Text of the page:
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Estonian National Museum hosts opening gala ahead of Oct. 1 opening

The original Estonian flag from 1884 was moved to its permanent future home at the new Estonian National Museum. Sept. 15, 2016.
The original Estonian flag from 1884 was moved to its permanent future home at the new Estonian National Museum. Sept. 15, 2016. Source: (Aili Vahtla/Private library)

The Estonian National Museum, 107 years in the making and a decade in the building, hosted its opening gala in the northern Tartu district of Raadi on Thursday night. While the museum only opens to the public on Saturday, Oct. 1, Thursday's well-attended gala, interwoven by an Ivar Põllu and Gerda Kordemets production based on the museum's permanent exhibition on Estonian culture, gave attendees and the media alike a preview of what's in store for museum visitors.

According to museum director Tõnis Lukas, the Estonian National Museum (ERM) not only got a new building on Thursday, but the museum's role had changed as well — the museum, with its 6,000 square meters, or nearly 65,000 square feet, of exhibition space, could now be considered a storehouse of confidence for the Estonian people. Lukas also said that upon the opening of its doors, ERM will be the best, most modern and most interesting museum in the world, reported ETV's nightly news broadcast "Aktuaalne kaamera."

"This meant a huge effort on the part of all of my colleagues and I am very grateful to all ERM employees," Lukas continued. "We have had thousands of details and a few problems. But now all that is left is one problem — and that is how to adequately thank those who have been involved with this. There are truly hundreds and thousands of them."

Kristel Rattus, the curator of one of the museum's permanent exhibits, "Encounters," said that the new ERM is a so-called "everyday museum," whose aim is to tell personal and less well-known stories.

"That has been one of our fundamental wishes — to exhibit various cultural and social groups and to give the personal chance to speak to as many different individuals as possible so that they could tell their story in their own words," explained Rattus.

Ilves: Debt of gratitude has finally been paid

In his speech at the opening gala on Thursday, President Toomas Hendrik Ilves said that a debt of gratitude has finally been paid before all those for whom the survival of Estonians' culture and language has been a passion and who helped lay the foundations for their independent existence — naming, among others, legendary individuals such as Jakob Hurt, Oskar Kallas, Villem Reiman, Jaan Tõnisson, Kristjan Raud and Johann Eisen.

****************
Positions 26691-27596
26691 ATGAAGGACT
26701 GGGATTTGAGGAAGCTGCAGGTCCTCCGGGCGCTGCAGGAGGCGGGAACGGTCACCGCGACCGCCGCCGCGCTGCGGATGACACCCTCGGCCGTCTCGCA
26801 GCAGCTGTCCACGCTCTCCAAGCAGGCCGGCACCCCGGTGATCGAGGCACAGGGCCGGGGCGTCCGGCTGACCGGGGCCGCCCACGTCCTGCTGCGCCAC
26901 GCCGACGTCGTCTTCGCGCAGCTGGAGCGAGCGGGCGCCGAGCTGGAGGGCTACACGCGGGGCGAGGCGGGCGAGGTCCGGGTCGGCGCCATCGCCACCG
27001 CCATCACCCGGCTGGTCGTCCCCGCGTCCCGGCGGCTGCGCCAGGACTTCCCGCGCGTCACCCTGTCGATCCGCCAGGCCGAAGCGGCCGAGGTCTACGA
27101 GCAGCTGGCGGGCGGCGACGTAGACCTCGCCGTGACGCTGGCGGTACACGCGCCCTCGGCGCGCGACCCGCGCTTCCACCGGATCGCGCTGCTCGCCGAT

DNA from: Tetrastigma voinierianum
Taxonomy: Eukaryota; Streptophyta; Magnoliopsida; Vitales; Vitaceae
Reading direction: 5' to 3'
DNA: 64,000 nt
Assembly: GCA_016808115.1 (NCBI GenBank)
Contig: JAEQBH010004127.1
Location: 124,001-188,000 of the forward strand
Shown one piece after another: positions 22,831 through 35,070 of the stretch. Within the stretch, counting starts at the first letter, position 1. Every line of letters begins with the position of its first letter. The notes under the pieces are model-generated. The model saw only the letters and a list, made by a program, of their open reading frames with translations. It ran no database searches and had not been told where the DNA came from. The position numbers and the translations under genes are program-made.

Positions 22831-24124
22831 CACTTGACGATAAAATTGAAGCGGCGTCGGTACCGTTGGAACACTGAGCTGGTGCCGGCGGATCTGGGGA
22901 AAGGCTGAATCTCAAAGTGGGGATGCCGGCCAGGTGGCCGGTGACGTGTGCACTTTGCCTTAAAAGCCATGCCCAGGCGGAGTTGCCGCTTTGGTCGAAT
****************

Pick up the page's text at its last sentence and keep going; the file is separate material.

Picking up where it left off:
"Alongside them are a countless number of people who with their collection work and voluntary and inspiring activities helped create content for our own museum over one hundred years ago already," said Ilves, adding that the ERM had its own home thanks also to those who, even in the darkest and most difficult of times, kept Estonia alive and gave stength to Estonians' hope.

"This museum and this building here in Raadi have been created in honor of the Estonian people and land — in honor of our self-awareness and independent existence," said the country's outgoing president. "The founding of this building did indeed take a long time, just like a number of other decisions here in Estonia, but certainly it became all the more dignified and even spirited [as a result]."

ERM website's foreign-language pages to be delayed by at least one month

While ERM has made a point to be accessible for all of the country's residents, including its Russian-speaking population, by including multilingual displays which will eventually be capable of including more than just its current Estonian, Russian and English-language info, the website's homepage is curently only available in Estonian.

According to ERM public relations manager Kaarel Tarand, the site's foreign-language pages will go online as soon as possible, but likely not within the next month. "First we will do the English-language page, and then we'll see what order we go in after that — Finnish, Russian and so on," explained Tarand. "They definitely will not be as content rich as the Estonian-langage page, as some info is useless for foreigners."

The PR manager explained that as an executor of tasks outlined in the preamble of the Constitution, ERM is an institution tht is first and foremost dedicated to the serving, education and enlightenment of the Estonian people, which is why their first priority has been getting everything ready for Estonians.

The museum's activities aimed at foreign markets are slated to be launched next year, and according to Tarand, ERM will try to cooperate with at least Tartu's, but hopefully all of Estonia's bigger museums as well as with Enterprise Estonia, as they believe that ERM could make up a considerable portion of the country's broader national marketing efforts.

"It is difficult to make predictions about foreign tourists, as this will rely a great deal upon cooperation with tourism firms with whom we haven't yet been able to conclude longer and more thorough agreements," he explained. Tarand said that that they expect the most Finns to visit the museum initially, noting that at least three groups of Finns are to be expected on ERM's opening day already. "Considerable interest exists in Latvia as well, at least judging by media interest so far," he added.

"Another factor of interest here is an international niche interest in the building as a piece of architecture and thankfully for us the building's own architects are very talented marketers who have drawn wider attention to ERM in a number of countries," said Tarand. "Both the French and Japanese media were present in Tartu yesterday as well, for example."

Editor: Editor: Aili Vahtla

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